Your integrity is at stake; RTI Action Campaign to Akufo-Addo


As the clock ticks and the hours go by, campaigners fear the President‘s promise to have the Right To Information (RTI) Bill laid before Parliament rises may not materialise.

The RTI Action Campaign, which begun a countdown to mount pressure on PresidentNana Akufo-Addo to honour his Independence Day pledge is not giving up on the last day of sitting Parliament.

One of the campaigners, Samson Lardy Anyenini, wants the President to “keep to his word”.

The President acknowledged the RTI is a major tool in the corruption fight, especially after the setting up of the Office of Special Prosecutor and the subsequent appointment of Martin Amidu to head it.

Processes leading to the laying of the bill in parliament and its passage have however been less satisfactory to campaigners.

On the last day sitting, Parliament is yet to receive the bill.

“We don’t want to believe that the president would say things he does not mean.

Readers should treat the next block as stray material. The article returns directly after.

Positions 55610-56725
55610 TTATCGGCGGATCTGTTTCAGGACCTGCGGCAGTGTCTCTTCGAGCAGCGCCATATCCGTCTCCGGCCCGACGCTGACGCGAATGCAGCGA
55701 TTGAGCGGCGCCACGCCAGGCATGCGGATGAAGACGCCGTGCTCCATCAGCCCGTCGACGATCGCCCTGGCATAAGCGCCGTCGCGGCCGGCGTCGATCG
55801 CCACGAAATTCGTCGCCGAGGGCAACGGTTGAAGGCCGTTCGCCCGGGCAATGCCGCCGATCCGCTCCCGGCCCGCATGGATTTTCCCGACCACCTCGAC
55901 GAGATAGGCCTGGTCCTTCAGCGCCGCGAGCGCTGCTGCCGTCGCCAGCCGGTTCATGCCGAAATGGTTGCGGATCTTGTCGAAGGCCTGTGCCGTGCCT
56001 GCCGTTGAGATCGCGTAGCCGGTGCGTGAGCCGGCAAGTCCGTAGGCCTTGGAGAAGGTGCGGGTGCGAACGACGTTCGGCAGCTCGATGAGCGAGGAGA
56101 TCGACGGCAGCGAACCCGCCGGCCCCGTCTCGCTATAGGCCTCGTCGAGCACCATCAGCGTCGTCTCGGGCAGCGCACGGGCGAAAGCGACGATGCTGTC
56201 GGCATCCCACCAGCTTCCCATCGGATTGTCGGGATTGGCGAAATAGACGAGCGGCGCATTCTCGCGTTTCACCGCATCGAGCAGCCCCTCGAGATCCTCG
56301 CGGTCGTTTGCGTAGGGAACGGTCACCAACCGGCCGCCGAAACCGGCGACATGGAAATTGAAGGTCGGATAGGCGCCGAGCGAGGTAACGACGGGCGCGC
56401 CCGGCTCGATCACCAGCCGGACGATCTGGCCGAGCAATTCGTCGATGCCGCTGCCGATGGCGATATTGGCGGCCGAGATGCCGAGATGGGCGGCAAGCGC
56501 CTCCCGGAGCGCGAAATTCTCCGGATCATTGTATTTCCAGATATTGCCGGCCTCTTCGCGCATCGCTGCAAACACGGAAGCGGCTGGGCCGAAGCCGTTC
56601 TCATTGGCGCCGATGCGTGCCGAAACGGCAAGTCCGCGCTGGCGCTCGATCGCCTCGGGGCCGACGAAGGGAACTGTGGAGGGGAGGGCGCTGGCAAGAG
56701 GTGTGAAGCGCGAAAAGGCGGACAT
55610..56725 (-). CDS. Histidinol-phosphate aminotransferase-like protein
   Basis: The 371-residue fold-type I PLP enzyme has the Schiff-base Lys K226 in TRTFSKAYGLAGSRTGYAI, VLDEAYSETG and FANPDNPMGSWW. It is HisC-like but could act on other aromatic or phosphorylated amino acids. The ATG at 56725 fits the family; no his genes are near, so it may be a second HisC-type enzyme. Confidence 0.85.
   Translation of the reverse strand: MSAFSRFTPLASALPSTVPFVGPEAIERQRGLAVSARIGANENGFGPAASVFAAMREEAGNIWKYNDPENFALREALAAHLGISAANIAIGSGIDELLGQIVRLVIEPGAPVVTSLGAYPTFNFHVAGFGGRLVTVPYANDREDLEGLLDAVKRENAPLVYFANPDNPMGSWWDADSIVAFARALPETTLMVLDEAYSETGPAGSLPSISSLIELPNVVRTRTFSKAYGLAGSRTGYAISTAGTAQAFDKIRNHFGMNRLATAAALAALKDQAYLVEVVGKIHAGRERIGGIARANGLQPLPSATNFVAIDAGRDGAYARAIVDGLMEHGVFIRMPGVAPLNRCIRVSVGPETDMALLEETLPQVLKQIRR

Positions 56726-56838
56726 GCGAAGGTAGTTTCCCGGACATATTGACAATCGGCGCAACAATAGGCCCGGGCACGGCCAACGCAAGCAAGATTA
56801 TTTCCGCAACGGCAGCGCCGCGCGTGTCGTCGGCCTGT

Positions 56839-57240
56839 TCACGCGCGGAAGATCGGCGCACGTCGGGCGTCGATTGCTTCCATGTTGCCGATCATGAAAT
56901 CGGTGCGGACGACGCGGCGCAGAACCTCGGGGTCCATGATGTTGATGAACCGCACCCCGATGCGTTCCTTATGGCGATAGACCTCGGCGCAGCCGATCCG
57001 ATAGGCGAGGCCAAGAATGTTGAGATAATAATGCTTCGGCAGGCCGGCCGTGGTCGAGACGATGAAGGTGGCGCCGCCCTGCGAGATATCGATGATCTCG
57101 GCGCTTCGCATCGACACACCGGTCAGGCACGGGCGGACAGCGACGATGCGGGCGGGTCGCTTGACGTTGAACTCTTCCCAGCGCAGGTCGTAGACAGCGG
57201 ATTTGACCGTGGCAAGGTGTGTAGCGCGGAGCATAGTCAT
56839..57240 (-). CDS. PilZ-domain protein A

“…and that the president is not mindful of what will happen to his integrity if he does not keep to his word, words of promise that he made not on any ordinary day but on Independence Day,” Mr.  Anyenini told Joy FM Friday.

Majority Leader and Minister for Parliamentary Affairs, Osei Kyei Mensah-Bonsu, has said it is unlikely the Bill will be laid in Parliament before it rises later Friday.

According to him, the process and period for gazetting will keep the RTI Bill from being laid before the House takes a break for the Easter period.

“Assuming it is sent for gazetting [today], we will have to wait for the stipulated time to mature before it comes to Parliament which is why if we have to wait for that time, Parliament would have recessed.”

“…but then, as you do know, this is not a Bill that can be considered under a certificate of urgency and be completed in one day,” Mr. Mensah-Bonsu told Citi FM.

But Mr. Anyenini argued that the position of the RTI Action Campaign is that at least, the Bill should be laid before the lawmakers take their vacation so that it will be thoroughly debated when the House returns instead of it being “rushed” under a certificate of urgency.

“We don’t think that this is the kind of law you take through a certificate of urgency and rush…it should still be allowed to go through the normal process so that Parliamentcan own it,” Mr. Anyenini told Super Morning Show host, Daniel Dadzie, Friday.



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